Bad RAM Causes Fatal Exception Errors Running Windows 95/98

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Article ID: 138788 - View products that this article applies to.
This article was previously published under Q138788
If this article does not describe the error message that you are receiving, view the following Microsoft Knowledge Base article to view more articles that describe error messages:
315854 Windows 98 and Windows Me Error Message Resource Center
If this article does not describe your hardware-related issue, please see the following Microsoft Web site to view more articles about hardware:
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Windows reports a random "Fatal Exception 0x has occurred at xxxx:xxxxxxx" error message even though your previous version of Windows or Windows for Workgroups did not.


A common cause for this error messages is faulty physical memory (RAM) on the computer. The following are reasons why your previous version of Windows may appear to run smoothly while Windows may report a random "Fatal Exception 0x has occurred at xxxx:xxxxxxx" error message:
  • All operating systems use memory differently. In Windows 3.1, the "bad" memory may be used for holding rarely used data. In Windows, the "bad" memory is used for holding frequently run program information.
  • Windows 3.1 contains comparatively little 32-bit code. Windows uses much more 32-bit code. Furthermore, there are subtle differences between the way memory is accessed if it is being accessed for code or if it being accessed for data. Because Windows runs much more 32-bit code, these subtle errors show up more often.

    In particular, all the 32-bit code in Windows 3.1 resides in one place: at the low-end of physical memory. If the first 4 megabytes (MB) of memory can handle 32-bit code, Windows 3.1 works without errors. This is true even if the topmost physical memory cannot run 32-bit code because Windows 3.1 does not run 32-bit code outside the first 4 MB of RAM.

    Windows runs 32-bit code in all portions of memory. Therefore, when Windows runs 32-bit code in a section of RAM that cannot run 32-bit code well, you may receive "Fatal Exception Error 0x:xxxxxxxx" error messages.
  • Windows interacts with hardware differently than previous versions of Windows. This is due partly to Plug and Play and partly to new drivers that take advantage of the additional capabilities of interface adapters. These features may uncover anomalies in the hardware that never appeared in previous versions of Windows because earlier versions did not attempt to exploit these features.
  • Many new computers do not have memory chips that perform parity checking; therefore, you may have been encountering parity errors in Windows 3.1 without realizing it because the errors were in relatively harmless sections of memory. For example, in a Microsoft Word for Windows document, the word "the" is changed to "tie."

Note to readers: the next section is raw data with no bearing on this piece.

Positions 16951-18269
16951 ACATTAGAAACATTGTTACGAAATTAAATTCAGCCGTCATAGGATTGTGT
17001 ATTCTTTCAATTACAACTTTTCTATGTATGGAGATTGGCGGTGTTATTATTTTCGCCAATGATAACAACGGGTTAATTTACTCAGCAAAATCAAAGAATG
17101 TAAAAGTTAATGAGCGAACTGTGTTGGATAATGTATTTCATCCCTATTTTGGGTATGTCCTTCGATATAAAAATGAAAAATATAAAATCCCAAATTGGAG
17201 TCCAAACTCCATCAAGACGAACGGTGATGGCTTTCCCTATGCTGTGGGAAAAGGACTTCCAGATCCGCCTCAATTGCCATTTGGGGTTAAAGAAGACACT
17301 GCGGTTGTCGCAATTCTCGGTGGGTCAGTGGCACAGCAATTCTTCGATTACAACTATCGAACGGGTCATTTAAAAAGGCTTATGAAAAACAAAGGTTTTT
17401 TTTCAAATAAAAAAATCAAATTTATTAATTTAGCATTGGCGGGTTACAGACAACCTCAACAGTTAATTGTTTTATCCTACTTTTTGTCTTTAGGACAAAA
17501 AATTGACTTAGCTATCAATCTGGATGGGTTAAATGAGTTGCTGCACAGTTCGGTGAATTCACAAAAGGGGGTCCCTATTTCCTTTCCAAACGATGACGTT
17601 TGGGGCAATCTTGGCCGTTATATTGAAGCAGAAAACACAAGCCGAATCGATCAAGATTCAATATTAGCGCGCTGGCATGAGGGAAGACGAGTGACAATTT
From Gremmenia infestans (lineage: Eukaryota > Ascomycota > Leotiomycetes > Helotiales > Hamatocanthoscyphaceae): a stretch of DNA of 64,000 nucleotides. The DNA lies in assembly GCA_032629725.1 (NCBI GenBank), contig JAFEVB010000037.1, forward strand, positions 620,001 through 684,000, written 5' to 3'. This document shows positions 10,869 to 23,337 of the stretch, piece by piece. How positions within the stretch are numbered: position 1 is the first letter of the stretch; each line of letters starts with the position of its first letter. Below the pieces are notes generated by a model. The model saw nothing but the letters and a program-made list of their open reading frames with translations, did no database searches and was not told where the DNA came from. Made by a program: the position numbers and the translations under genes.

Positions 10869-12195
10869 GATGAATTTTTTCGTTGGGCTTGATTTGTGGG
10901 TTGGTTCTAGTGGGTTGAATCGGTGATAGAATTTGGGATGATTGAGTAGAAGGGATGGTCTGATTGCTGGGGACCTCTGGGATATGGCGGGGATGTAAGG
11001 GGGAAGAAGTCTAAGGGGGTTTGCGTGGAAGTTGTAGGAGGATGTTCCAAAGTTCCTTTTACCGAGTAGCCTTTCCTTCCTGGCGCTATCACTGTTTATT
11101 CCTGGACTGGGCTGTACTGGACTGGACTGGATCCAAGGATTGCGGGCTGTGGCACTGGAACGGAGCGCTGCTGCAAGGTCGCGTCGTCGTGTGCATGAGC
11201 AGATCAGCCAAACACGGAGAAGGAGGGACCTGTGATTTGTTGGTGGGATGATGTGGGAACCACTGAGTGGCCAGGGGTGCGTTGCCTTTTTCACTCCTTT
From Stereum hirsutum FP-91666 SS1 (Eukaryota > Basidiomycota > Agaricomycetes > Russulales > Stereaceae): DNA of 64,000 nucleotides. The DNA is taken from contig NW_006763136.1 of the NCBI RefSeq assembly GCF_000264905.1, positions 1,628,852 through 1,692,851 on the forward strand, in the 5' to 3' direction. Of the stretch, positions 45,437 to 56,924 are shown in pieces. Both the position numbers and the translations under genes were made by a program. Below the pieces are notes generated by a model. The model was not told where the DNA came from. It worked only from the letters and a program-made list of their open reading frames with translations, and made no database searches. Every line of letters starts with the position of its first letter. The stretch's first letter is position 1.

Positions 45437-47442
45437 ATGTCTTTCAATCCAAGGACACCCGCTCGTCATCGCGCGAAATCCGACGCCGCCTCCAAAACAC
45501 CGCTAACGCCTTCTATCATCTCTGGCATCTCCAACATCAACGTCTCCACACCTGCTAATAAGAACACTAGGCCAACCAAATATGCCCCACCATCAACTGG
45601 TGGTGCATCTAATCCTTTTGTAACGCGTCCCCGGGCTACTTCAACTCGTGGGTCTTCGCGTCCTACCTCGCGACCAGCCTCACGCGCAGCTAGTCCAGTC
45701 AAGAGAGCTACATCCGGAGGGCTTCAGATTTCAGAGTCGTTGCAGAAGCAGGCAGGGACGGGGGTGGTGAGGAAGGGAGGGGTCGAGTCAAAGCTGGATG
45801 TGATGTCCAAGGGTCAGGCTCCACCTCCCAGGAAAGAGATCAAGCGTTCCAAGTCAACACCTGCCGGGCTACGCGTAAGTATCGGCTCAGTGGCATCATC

To resolve these errors, it is often necessary to replace the RAM and/or system board (motherboard). In some circumstances it may be possible to alter CMOS settings, such as Memory Wait States, to run Windows successfully. In other cases, disabling the motherboard L2 cache allows Windows to run. For information about how to edit CMOS settings, please view your computer documentation or contact your hardware manufacturer.

For additional information about how to identify if your issue is faulty RAM, click the article numbers below to view the articles in the Microsoft Knowledge Base:
181862 Specifying Amount of RAM Available to Windows Using MaxPhysPage
134503 Parity Error Messages May Indicate Bad Memory
Note that you may want to restart Windows in Safe mode to see if the errors persist. If they do not, the problem may be a software or driver problem, in which case the information above may not apply. For additional information about how to troubleshoot fatal exception errors, click the article numbers below to view the articles in the Microsoft Knowledge Base:
192926 How to Perform Clean-Boot Troubleshooting for Windows 98
156126 Troubleshooting Windows 95 Using Safe Mode


Fatal exception errors are similar to EMM386 exception errors. For example, fatal exception error 0C is generally equivalent to EMM386 exception error 12 or a stack fault.


Article ID: 138788 - Last Review: January 19, 2007 - Revision: 2.1
  • Microsoft Windows Millennium Edition
  • Microsoft Windows 98 Second Edition
  • Microsoft Windows 98 Standard Edition
  • Microsoft Windows 95
kbdiskmemory kberrmsg kbfatalexerr0d kbfatalexerr0e kbhardware kbprb KB138788

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